NEW DELHI: The Communist Party of India (Marxist), or CPM, which had taken a tough stand on alliances, is looking to consolidate anti-Bharatiya Janata Party (BJP) votes in some states for the 2019 Lok Sabha elections. However, the move could lead to the party contesting fewer seats than it did during the 2014 general elections.
The CPM is not in alliance with the Congress nationally, but has decided to campaign against the BJP in constituencies where there is a direct contest between the Congress and the BJP.
The party said there will be “no mutual contest" between it and the Congress in six seats in West Bengal that were won by the two parties in 2014.
The Congress had won four and the CPM two of the 42 Lok Sabha seats in the state, in the 2014 general elections.
The decision not to contest against the Congress in these seats was taken at the two-day meeting of the CPM’s central committee, the highest decision-making body of the party, which ended on Monday. The meeting was held to discuss the party’s strategy for the Lok Sabha elections.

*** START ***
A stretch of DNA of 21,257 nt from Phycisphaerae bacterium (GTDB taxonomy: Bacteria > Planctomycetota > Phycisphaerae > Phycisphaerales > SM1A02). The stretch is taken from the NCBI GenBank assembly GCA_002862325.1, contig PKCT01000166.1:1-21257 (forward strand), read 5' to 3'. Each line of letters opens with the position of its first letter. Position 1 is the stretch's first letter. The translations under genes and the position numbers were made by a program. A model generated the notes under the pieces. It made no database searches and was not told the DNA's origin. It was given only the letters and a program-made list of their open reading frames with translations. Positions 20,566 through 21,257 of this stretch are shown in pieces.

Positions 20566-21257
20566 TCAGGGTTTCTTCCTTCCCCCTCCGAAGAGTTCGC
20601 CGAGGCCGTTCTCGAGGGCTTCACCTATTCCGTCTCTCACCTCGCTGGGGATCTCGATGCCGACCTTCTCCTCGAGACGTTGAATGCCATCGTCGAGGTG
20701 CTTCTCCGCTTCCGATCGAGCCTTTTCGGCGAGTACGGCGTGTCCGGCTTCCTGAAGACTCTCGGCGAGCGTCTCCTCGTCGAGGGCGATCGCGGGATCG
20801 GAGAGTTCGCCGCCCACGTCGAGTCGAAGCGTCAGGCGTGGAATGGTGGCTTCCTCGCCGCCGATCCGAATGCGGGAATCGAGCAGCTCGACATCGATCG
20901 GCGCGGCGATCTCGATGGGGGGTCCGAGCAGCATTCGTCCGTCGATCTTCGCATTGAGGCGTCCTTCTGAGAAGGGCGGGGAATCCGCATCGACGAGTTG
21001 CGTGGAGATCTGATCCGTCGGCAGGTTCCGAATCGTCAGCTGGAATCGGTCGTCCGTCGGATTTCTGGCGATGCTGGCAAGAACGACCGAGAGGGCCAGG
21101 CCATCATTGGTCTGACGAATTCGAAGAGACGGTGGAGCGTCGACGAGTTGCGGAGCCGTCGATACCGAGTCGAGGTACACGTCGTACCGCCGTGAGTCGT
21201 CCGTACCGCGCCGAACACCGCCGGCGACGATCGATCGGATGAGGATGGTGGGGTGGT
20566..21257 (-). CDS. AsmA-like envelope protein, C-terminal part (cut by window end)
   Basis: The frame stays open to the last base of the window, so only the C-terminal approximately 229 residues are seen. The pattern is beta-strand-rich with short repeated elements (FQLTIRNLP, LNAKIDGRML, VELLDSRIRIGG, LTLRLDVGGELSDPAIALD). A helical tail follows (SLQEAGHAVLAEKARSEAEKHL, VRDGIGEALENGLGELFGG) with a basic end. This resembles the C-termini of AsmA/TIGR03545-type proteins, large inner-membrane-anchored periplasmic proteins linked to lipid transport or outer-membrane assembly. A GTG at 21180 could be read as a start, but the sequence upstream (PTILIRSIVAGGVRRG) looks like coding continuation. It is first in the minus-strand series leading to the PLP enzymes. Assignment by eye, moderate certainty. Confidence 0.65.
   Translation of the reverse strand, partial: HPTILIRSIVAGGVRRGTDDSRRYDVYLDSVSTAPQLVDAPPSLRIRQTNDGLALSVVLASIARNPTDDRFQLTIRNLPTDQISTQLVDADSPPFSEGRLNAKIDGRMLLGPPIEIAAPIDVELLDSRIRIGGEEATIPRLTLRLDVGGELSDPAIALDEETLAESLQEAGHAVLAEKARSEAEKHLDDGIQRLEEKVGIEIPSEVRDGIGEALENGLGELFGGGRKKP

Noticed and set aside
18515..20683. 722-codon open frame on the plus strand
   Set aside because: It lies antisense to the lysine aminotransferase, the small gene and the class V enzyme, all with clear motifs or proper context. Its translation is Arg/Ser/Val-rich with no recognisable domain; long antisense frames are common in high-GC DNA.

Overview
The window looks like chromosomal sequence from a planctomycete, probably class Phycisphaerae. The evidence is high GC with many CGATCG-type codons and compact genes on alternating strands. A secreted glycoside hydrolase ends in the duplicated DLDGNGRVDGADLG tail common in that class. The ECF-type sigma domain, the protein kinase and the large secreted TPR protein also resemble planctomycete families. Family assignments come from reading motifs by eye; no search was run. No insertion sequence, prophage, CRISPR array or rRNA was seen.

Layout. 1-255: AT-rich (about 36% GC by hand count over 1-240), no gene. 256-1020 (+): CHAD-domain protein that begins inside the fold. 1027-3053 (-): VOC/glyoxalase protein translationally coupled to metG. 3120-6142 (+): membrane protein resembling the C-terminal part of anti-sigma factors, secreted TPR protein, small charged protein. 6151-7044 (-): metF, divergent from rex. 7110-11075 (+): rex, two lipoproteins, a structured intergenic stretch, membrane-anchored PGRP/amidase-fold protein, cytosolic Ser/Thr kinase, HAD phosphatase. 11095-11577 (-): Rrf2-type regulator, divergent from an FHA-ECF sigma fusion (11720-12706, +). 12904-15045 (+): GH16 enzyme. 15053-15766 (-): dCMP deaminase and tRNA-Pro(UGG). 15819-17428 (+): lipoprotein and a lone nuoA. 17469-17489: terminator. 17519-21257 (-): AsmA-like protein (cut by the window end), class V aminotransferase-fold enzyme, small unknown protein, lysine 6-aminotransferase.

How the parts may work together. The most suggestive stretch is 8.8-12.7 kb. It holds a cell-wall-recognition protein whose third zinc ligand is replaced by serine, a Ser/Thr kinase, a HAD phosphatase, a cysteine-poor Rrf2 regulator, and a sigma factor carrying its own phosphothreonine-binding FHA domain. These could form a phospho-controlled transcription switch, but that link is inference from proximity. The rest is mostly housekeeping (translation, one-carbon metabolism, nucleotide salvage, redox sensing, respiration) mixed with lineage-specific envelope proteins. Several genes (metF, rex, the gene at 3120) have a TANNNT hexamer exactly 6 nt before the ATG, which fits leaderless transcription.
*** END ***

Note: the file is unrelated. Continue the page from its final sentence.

“To achieve what we had said, we will adopt electoral tactics to maximize the pooling of anti-BJP votes. This cannot be done at a national level before elections. State-wise understandings need to take place. Wherever there is a direct contest between the BJP and the Congress, except one or two seats where we have a base, our aim is to defeat the BJP," CPM general secretary Sitaram Yechury said at a press conference.
In 2014, too, the CPM had a tacit understanding with the Congress in West Bengal, though it had ruled out a formal alliance with the party.
“Our electoral tactic will be to maximize anti-BJP, (anti-) Trinamool Congress votes. The central committee has decided that in the six seats won by the CPM and the Congress there will be no mutual contest. We do not want to disturb that...A triangular fight in Bengal will be better than a quadruple fight," Yechury said. A decision on the remaining seats will be taken at a Left Front meeting on 8 March.
Yechury said the decision not to contest in seats where the Congress is putting up a candidate was accepted with an ‘overwhelming majority’.